Apparently, too, Sean is so exhausted by film-making that he's planning to take a few years off. At least there are still plenty of places to visit for a breather. Teheran, Damascus, Pyongyang, here he comes.

Thursday, April 07, 2005

Martinez says his staffer produced Schiavo memo

From The Washington Times (Nation/Politics)
Martinez says his staffer produced Schiavo memo / Brian DeBose and Stephen Dinan
(Registration required)

Sen. Mel Martinez said last night that his office was the source of the anonymous political talking-points memo on the Terri Schiavo situation and that he unwittingly passed the memo to Sen. Tom Harkin, Iowa Democrat.

Mr. Martinez said in a statement last night, after repeated inquiries by The Washington Times, that unbeknownst to him, one of his staffers had produced the memo and it came into his possession.

He said the staff member, whom he did not name, has resigned. A Senate aide identified the staffer as Brian Darling, legal counsel for Mr. Martinez's office.

Mr. Martinez said Mr. Harkin told him about the memo yesterday. The Republican said he had meant to give Mr. Harkin a document describing Mr. Martinez's bill to prolong Mrs. Schiavo's life while federal courts reviewed her situation.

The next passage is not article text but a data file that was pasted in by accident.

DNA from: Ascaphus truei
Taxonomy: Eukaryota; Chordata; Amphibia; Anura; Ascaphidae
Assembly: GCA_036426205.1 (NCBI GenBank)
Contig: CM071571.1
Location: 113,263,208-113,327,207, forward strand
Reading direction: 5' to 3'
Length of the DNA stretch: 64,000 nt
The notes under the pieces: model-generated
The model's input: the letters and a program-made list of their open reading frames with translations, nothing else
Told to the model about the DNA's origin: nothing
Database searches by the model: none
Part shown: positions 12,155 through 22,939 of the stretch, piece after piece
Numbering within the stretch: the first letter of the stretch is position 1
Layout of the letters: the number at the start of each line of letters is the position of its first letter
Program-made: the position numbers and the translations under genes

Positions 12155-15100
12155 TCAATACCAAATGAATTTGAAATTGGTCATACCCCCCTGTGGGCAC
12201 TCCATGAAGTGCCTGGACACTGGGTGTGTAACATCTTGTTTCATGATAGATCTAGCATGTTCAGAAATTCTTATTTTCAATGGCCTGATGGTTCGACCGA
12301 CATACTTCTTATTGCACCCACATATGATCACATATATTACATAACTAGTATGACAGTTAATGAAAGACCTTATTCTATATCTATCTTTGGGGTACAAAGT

"Until this afternoon, I had never seen it and had no idea a copy of it had ever been in my possession. I have vehemently denied the memo and its sentiments, as has my staff," he said in a statement."
This settles it. Or does it?
Mr. Martinez's explanation still doesn't square with the contention of some Democrats that the memo was knowingly given by a disgruntled Republican to a Democrat.

"A Democratic senator received the memo from an outraged Republican senator," a Senate Democratic aide said yesterday, on the condition of anonymity."

Captain Ed, Powerline, and Michelle Malkin all have written on this, and done their usual superb job.

Monday, April 04, 2005

Chinas' Future

Dr. Demarche emailed me and invited me and other bloggers to post some thoughts on what and where China might be a decade down the road on the world stage, so to speak, in regards to their military, economy and culture. So here goes:

Chairman of the House International Relations Committee, Congressman Henry Hyde said: